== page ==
Environment

Hurricane Matthew Kills Nearly 900 in Haiti, Hits US

Downed trees and an affected house is seen in an area devastated by Hurricane Matthew in the outskirts of Port Salut, Haiti, October 7, 2016. Credit: Reuters/Andres Martinez Casares

Downed trees and an affected house is seen in an area devastated by Hurricane Matthew in the outskirts of Port Salut, Haiti, October 7, 2016. Credit: Reuters/Andres Martinez Casares

Chantal, Haiti/Port-au-Prince/Daytona Beach, Florida: Hurricane Matthew‘s trail of destruction in Haiti stunned those emerging from the aftermath on Friday, with the number of dead soaring to 877, tens of thousands left homeless and outbreaks of cholera already claiming more lives.

Information trickled in from remote areas that were cut off by the storm and it became clear that at least 175 people died in villages clustered among the hills and on the coast of Haiti’s fertile western tip.

While highlighting the misery of underdevelopment in Haiti, which is still recovering from a devastating 2010 earthquake, the storm looked certain to rekindle the debate about global warming and the long-term threat posed by rising sea levels to low-lying cities and towns.

Rural clinics overflowed with patients whose wounds including broken bones had not been treated since the storm hit on Tuesday. Food was scarce and at least seven people died of cholera, likely because of flood water mixing with sewage.

The storm razed homes to their foundations. The corrugated metal roofs of those still standing were ripped off, the contents visible from above as if peering into doll’s houses.

At least three towns reported dozens of fatalities, including the hilly farming village of Chantal, whose mayor said 86 people were killed, mostly when trees crushed houses. He said 20 more people were missing.

“A tree fell on the house and flattened it, the entire house fell on us. I couldn’t get out,” said driver Jean-Pierre Jean-Donald, 27, who had been married for a year.

“People came to lift the rubble and then we saw my wife who had died in the same spot,” said Jean-Donald, his young daughter by his side, crying “Mommy.”

The death toll continued to rise on Friday in southwest Haiti. Dozens more were missing, many of them in the Grand’Anse region on the northern side of the peninsula.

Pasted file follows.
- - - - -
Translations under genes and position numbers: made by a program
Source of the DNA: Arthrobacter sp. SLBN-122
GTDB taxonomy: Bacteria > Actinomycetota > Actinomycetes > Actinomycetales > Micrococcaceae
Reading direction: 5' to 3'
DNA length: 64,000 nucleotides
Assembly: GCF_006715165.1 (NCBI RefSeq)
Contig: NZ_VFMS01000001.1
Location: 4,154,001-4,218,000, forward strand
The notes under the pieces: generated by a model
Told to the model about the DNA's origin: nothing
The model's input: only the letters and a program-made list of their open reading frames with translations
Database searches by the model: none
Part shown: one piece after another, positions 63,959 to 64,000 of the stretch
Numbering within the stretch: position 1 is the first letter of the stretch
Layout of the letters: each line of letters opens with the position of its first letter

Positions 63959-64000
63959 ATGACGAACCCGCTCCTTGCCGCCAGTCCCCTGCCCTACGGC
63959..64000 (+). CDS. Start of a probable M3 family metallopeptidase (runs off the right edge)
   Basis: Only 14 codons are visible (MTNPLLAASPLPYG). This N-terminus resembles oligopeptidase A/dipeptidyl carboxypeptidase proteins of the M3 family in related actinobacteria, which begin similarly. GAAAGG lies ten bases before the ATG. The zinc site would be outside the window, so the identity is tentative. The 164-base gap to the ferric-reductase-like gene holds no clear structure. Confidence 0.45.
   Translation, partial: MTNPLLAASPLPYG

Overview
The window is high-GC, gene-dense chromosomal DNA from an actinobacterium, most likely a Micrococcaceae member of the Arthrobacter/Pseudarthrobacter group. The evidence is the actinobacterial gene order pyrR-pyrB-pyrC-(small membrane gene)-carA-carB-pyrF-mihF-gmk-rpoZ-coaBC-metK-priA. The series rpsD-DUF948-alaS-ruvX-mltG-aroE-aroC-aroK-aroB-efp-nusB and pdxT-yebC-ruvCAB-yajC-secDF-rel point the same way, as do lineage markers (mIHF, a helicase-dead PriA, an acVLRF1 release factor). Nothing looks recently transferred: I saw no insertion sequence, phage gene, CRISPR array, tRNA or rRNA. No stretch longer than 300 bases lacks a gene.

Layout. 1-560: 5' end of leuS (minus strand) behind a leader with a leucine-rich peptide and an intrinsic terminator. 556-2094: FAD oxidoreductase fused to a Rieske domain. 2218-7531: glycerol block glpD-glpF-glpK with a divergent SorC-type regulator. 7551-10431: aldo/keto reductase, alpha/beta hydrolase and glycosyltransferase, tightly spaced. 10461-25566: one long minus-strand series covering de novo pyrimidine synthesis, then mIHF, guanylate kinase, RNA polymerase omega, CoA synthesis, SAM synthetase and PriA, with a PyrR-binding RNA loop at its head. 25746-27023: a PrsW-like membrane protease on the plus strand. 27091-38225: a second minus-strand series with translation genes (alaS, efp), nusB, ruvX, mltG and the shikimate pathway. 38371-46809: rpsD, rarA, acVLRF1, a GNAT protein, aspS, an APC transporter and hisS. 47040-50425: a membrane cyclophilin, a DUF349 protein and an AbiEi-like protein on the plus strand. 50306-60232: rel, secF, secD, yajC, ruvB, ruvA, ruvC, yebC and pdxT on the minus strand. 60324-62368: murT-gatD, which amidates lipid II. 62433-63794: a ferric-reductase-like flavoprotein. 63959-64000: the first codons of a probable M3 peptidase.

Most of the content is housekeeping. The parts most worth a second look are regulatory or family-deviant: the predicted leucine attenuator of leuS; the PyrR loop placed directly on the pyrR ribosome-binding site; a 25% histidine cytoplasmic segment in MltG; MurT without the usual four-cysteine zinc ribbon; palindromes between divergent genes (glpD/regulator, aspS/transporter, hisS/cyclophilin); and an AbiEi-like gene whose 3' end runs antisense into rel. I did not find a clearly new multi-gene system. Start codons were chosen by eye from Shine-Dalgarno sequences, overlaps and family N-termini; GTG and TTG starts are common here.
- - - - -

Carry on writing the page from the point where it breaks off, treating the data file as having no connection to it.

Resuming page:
“We flew over parts of the Grand’Anse region. It’s a humanitarian catastrophe,” said Frenel Kedner, a government official in the town of Jeremie in southwest Haiti. “The people urgently need food, water, medicine.”

Cholera cases rise

In the town of Anse-d’Hainault, seven people died of cholera, a disease that did not exist in Haiti until UN peacekeepers introduced it after a 2010 earthquake that killed some 200,000 people.

Another 17 cholera cases were reported in Chardonnieres on the south coast.

“Due to massive flooding and its impact on water and sanitation infrastructure, cholera cases are expected to surge after Hurricane Matthew and through the normal rainy season until the start of 2017,” the Pan American Health Organisation said in a statement.

With fatalities mounting, various government agencies and committees differed on total deaths. A Reuters count of deaths reported by civil protection and local officials put the toll at 877.

Haiti’s central civil protection agency, which takes longer to collate numbers because it needs to visually confirm victims itself, said 271 people died as Matthew smashed through the western peninsula on Tuesday with 145 mph (233 kph) winds and torrential rain.

Some 61,500 people were in shelters, the agency said.

Matthew pushed the sea into fragile coastal villages, some of which are only now being contacted.

Coastal town Les Anglais lost “several dozen” people, Louis-Paul Raphael, the central government representative in the region, told Reuters.

Les Anglais was the first place in Haiti that Matthew reached, as a powerful Category 4 storm before it moved north, lost strength and lashed central Florida on Friday.

With cellphone networks down and roads flooded by sea and river water, aid has been slow to reach towns and villages. Instead, locals have been helping each other.